While antibiotics should be used to treat bacterial infections, they are not effective against viral infections like the common cold, most sore throats, and the flu. Widespread use of antibiotics promotes the spread of antibiotic resistance. Smart use of antibiotics is the key to controlling the spread of resistance.

When is it OK for me to take antibiotics?
Doctors prescribe antibiotics to help treat illnesses that are caused by bacteria. These illnesses include infections, such as strep throat and urinary tract infections.

How should I take the antibiotics that my doctor prescribes?
Follow your doctor’s directions carefully. Take all the antibiotic medicine your doctor prescribes to you. Don’t save the medicine for the next time you are sick. If you skip even one or two pills, some bacteria might be left in your body and resist future antibiotic treatment.

When are antibiotics not needed?
Antibiotics are not needed for and won’t work against viral infections, such as cold, the flu or mono (mononucleosis). Every time you take antibiotics when you don’t need them, you increase the chance you someday will get an illness caused by resistant bacteria. You should not ask your doctor to give you or your children antibiotics for a viral illness. Instead, ask your doctor what you can do to feel better while your body fights the infection.

What else can I do to reduce the risk of antibiotic resistance?
Wash your hands with soap and water before you eat and after you use the bathroom. Regular hand washing will help keep you healthy and reduce the need for antibiotics.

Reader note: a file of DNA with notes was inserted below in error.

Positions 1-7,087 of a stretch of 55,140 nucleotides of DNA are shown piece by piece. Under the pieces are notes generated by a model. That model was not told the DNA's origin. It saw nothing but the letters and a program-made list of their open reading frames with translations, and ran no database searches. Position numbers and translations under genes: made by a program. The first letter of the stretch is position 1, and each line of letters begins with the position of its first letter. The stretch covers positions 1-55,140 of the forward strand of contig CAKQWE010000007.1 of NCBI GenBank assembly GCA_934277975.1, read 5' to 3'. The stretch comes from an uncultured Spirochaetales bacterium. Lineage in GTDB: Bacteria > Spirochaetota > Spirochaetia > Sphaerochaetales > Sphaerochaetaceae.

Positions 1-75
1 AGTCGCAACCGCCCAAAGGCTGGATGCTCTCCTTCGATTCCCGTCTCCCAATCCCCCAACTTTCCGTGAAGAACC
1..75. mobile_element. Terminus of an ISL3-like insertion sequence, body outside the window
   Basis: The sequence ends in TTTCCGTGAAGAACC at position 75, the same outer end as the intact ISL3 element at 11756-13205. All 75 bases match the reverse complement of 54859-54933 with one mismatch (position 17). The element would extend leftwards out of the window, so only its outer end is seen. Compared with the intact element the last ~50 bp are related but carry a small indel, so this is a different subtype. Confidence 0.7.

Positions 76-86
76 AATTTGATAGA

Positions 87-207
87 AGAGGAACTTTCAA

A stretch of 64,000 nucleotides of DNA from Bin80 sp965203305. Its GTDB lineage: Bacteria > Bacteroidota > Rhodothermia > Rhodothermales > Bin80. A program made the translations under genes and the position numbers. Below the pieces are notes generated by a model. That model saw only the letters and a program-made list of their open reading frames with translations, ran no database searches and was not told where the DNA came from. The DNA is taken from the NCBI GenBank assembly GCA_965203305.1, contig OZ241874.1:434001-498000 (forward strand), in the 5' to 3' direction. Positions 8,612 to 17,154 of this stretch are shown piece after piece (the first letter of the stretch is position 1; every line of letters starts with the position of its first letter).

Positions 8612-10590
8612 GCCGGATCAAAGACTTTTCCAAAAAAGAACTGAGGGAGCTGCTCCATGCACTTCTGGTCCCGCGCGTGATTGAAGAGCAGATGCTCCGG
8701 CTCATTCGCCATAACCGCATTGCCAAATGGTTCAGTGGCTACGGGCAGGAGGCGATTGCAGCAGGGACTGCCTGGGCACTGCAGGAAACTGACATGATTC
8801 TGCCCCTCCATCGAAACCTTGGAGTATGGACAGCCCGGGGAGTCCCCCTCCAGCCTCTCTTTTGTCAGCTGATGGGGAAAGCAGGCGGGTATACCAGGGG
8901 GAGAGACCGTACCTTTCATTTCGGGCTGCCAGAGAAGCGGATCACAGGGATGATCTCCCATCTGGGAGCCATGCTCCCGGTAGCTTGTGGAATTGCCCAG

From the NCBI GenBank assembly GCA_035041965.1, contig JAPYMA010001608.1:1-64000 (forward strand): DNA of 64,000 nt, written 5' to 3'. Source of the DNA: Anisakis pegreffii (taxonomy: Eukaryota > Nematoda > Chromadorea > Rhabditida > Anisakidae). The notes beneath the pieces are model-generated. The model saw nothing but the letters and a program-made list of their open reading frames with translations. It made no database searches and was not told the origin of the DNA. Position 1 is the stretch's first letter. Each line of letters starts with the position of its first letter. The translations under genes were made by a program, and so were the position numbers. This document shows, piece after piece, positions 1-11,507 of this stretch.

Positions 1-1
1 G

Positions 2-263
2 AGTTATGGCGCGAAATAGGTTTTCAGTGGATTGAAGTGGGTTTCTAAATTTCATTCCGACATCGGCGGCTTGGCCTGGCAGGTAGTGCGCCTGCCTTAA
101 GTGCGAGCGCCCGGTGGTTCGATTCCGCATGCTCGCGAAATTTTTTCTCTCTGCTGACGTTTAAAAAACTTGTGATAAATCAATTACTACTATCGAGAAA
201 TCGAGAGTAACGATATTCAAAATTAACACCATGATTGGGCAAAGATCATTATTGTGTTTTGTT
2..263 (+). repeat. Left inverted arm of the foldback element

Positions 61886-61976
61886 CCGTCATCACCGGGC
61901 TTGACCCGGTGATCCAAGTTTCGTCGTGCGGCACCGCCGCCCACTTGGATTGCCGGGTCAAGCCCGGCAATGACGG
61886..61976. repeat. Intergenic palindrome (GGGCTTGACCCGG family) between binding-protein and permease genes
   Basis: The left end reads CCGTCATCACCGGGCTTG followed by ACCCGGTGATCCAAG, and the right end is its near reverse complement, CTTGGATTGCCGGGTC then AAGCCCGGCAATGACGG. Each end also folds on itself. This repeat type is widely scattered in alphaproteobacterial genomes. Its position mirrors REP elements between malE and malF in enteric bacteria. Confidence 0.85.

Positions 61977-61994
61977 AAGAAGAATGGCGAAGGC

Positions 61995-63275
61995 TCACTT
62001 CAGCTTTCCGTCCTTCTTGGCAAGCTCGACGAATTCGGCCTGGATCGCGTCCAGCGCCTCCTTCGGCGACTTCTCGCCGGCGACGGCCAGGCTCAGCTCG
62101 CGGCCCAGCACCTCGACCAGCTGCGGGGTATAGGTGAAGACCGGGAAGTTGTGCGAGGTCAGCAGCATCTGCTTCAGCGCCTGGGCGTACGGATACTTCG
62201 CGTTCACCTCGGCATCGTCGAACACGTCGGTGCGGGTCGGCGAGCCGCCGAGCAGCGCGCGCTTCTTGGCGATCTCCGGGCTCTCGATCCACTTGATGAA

How can I prevent antibiotic-resistant infections?
It is important to understand that, although they are very useful drugs, antibiotics designed for bacterial infections are not useful for viral infections such

  1. Talk with your healthcare provider about antibiotic resistance:
    • Ask whether an antibiotic is likely to be beneficial for your illness
    • Ask what else you can do to feel better sooner
  2. Do not take an antibiotic for a viral infection like a cold or the flu.
  3. Do not save some of your antibiotic for the next time you get sick. Discard any leftover medication once you have completed your prescribed course of treatment.
  4. Take an antibiotic exactly as the healthcare provider tells you. Do not skip doses. Complete the prescribed course of treatment even if you are feeling better. If treatment stops too soon, some bacteria may survive and re-infect.
  5. Do not take antibiotics prescribed for someone else. The antibiotic may not be appropriate for your illness. Taking the wrong medicine may delay correct treatment and allow bacteria to multiply.
  6. If your healthcare provider determines that you do not have a bacterial infection, ask about ways to help relieve your symptoms. Do not pressure your provider to prescribe an antibiotic.

How can healthcare providers help prevent the spread of antibiotic resistance?